Potential collective savings (for all 10 target drugs) from using a starting point in negotiations based on average spending across therapeutic alternatives was $4,963,835,546, 38% of total spending on the 10 target drugs. Potential savings from using a starting point based on the lowest cost alternative was $9,754,892,250, 75% of total spending on the 10 target drugs.
“This study demonstrates the potential for additional savings of using a therapeutic reference pricing approach linking comparative effectiveness and costs of therapeutic alternatives to inform the starting price for negotiations,” said DiStefano. “We found that CMS could save up to an additional $10 billion annually across 10 drugs if negotiating prices on this basis rather than using the statutory ceiling price alone. We do not recommend or expect that CMS will exclusively rely on assessments of comparative effectiveness from France or other countries. CMS should, however, consider reviewing the methodologies used by HTA bodies in other countries to inform its own process for assessing comparative effectiveness.”
About the IRA-directed Medicare Price Negotiations
The Inflation Reduction Act (IRA), enacted in August 2022, instructs the US Centers for Medicare & Medicaid Services (CMS) to negotiate prices in Medicare for 10 top-selling drugs beginning in 2023, and more in subsequent years. The IRA states the ceiling price for Part D negotiated drugs will be the lower of (1) the drug’s enrollment-weighted negotiated price net of all price concessions, or (2) a percentage of the non-federal average manufacturer price that varies depending on FDA approval date. For each drug selected for the negotiation program, CMS will use the Medicare Part D net prices or Medicare Part B average sales prices of the drug’s therapeutic alternatives as the starting point for determining an initial offer price (if lower than the statutory ceiling price). CMS will then adjust this starting point up or down based on the selected drug’s clinical benefit compared to these therapeutic alternatives and other factors. However, Medicare does not specify exactly how it will carry out this adjustment.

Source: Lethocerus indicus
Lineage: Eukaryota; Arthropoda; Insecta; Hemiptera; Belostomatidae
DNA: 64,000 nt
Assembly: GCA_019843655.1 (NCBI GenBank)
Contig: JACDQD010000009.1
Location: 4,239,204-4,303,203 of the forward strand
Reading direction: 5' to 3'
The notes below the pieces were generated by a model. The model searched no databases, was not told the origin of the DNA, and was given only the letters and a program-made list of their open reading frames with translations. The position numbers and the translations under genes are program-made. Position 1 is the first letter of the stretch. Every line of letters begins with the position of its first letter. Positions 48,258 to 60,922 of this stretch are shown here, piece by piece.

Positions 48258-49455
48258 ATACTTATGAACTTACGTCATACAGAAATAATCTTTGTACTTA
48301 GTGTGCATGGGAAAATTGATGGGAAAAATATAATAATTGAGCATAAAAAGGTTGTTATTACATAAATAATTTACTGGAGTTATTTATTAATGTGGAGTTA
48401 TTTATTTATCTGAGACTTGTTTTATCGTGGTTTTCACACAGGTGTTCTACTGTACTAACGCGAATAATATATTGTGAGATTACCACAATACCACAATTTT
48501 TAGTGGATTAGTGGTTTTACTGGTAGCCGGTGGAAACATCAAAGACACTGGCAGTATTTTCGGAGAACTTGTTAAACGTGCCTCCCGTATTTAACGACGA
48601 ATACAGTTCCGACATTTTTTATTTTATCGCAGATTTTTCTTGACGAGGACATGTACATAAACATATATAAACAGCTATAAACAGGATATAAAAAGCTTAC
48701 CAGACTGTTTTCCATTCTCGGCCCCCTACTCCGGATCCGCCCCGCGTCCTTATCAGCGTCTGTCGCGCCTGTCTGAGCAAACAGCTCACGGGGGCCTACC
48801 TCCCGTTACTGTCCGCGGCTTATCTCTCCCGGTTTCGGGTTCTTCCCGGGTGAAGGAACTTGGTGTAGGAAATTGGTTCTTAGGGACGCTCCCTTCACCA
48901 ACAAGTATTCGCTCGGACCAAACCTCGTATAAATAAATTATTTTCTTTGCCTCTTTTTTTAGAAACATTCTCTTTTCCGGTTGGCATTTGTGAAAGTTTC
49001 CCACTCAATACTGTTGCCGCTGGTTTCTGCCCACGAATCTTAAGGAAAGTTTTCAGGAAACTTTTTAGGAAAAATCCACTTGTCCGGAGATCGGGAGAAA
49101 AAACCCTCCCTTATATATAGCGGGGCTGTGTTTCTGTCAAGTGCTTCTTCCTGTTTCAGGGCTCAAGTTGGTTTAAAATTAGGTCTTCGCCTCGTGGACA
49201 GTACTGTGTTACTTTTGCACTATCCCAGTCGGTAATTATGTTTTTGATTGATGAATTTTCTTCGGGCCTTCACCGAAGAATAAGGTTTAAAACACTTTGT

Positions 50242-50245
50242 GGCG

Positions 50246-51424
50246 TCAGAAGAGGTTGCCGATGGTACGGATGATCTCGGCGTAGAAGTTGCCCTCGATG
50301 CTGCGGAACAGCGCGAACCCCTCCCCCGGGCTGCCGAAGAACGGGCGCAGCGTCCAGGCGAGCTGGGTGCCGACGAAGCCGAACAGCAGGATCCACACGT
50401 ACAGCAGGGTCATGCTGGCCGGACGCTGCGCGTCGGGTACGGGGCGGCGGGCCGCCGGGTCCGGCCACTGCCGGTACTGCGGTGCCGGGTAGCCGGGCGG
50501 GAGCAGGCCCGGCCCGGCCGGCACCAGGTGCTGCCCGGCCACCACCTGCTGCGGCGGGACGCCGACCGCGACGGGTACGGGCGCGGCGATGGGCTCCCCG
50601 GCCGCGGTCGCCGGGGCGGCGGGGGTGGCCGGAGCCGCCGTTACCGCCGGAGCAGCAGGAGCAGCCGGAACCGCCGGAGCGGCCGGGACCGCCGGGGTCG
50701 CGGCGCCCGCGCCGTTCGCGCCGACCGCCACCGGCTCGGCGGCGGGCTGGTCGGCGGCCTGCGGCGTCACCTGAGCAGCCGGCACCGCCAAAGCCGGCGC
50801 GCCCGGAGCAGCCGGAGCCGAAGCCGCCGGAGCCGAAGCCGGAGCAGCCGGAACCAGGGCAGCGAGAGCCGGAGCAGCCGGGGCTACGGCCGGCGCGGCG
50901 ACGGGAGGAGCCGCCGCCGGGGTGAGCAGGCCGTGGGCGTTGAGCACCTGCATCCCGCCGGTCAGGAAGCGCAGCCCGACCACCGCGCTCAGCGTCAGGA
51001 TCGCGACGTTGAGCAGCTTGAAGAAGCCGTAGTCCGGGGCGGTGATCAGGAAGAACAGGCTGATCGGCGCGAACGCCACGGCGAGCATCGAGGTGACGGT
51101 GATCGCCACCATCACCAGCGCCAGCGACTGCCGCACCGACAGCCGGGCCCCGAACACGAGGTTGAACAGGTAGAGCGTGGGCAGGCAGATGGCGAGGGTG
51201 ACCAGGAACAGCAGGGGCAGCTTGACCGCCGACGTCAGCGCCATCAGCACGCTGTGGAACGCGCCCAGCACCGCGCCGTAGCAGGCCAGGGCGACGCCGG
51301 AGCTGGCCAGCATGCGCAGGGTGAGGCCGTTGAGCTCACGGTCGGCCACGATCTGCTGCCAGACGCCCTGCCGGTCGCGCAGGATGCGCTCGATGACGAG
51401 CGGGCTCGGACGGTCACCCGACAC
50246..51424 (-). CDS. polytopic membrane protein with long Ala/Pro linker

ISPOR—The Professional Society for Health Economics and Outcomes Research (HEOR), is an international, multistakeholder, nonprofit dedicated to advancing HEOR excellence to improve decision making for health globally. The Society is the leading source for scientific conferences, peer-reviewed and MEDLINE®-indexed publications, good practices guidance, education, collaboration, and tools/resources in the field.
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ABOUT VALUE IN HEALTH
Value in Health (ISSN 1098-3015) is an international, indexed journal that publishes original research and health policy articles that advance the field of health economics and outcomes research to help healthcare leaders make evidence-based decisions. The journal’s 2022 impact factor score is 4.5 and its 5-year impact factor score is 6.2. Value in Health is ranked 8th of 87 journals in health policy and services, 21st of 105 journals in healthcare sciences and services, and 69th of 380 journals in economics. Value in Health is a monthly publication that circulates to more than 10,000 readers around the world. Website | Twitter (@isporjournals)